It has been long overdue but our time has finally come. A big surge of arctic air in the Plains will clash with very warm moist air from the gulf and the byproduct will be an intense winter storm. The effects will be very broad across the middle part of the country Tuesday into Wednesday as many cities such as Kansas City, St Louis and Chicago may see a historic snow. There was speculation amongst some that this would eventually turn into another major snow for the I95 corridor and considering the intensity of the storm some of this talk was perhaps justified. This particular system though will track across lower Ohio eventually hug the south coast of New England and move out over the Atlantic thus sparing the big cities any big snow.
This storm will resist attempts at reaching full maturation while over the Midwest and maintain a slightly positive tilt as moisture reaches northern Vermont and this is a very key element to our success. If the storm were to wrap itself up and occlude over the Midwest it suck mild air into the east coast and we would meet our doom rather quickly. A rather intense jet streak or confluence area across eastern Canada will prevent such an occurrence and the mountain will instead reep the benefits of the clash in moist conveyor belts. Snow will begin during the day Tuesday as overrunning precipitation extends well out in advance of the low pressure center. It will continue through the night Tuesday, through Wednesday while at times becoming quite intense and finally taper to flurries Thursday. So long as everything goes according to plan, accumulations of 20-30 inches on the mountain would be my expectation with big time powder days both Wednesday and Thursday.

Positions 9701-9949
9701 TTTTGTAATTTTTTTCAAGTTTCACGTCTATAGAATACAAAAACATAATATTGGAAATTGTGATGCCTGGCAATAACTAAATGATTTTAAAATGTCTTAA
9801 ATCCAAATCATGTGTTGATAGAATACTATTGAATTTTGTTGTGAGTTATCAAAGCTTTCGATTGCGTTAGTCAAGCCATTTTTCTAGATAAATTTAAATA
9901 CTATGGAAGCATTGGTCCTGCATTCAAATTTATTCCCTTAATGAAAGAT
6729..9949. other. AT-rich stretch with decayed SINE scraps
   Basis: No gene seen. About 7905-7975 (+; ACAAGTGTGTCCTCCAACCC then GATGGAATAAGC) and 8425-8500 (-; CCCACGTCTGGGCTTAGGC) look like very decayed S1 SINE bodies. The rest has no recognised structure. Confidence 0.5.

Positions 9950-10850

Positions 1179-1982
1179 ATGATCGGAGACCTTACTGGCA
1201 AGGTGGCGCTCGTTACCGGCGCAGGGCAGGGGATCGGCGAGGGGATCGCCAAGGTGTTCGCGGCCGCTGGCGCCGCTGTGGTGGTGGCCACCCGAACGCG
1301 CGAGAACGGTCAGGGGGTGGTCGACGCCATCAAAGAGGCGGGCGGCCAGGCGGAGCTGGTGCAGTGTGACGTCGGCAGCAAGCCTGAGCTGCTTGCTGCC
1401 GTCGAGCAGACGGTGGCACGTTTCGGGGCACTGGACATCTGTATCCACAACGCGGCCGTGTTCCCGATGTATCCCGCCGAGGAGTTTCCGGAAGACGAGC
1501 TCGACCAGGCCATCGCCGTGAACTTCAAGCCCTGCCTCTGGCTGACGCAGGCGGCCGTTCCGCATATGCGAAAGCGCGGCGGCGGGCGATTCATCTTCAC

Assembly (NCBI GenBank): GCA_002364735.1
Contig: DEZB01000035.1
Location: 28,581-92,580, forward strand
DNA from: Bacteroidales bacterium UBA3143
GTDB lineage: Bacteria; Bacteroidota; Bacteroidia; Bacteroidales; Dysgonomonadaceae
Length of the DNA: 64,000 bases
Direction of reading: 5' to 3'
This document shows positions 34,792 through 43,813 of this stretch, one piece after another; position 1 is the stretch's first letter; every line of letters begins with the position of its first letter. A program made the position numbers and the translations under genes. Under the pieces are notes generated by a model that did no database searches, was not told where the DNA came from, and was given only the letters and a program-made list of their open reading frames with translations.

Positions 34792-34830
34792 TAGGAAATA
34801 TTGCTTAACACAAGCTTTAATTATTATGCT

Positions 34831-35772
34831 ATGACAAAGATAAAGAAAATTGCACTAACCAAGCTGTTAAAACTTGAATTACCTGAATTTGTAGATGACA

Temperatures will remain on the chilly side through the week and particularly late Thursday into Friday in the wake of the storm. The weekend should see readings rebound back into the 20's during the afternoons. There have been hints that another storm may form near the Virginia tidewater and make a run up the east coast Sunday morning but there have been yet to be any indications that this will result in any big snow for MRG. An early guess on the first full week of February is that the week begins with temperatures on the milder side, we see some snow and then temperatures turn very cold as intense arctic chill in Canada sneaks into New England. Teleconnection indices have turned on us somewhat as mentioned in the last post so although we still expect to see some cold, conditions could turn very changeable and a thaw in the first two weeks of February is possible.
For now lets enjoy this one since we have waited a long time for one like this.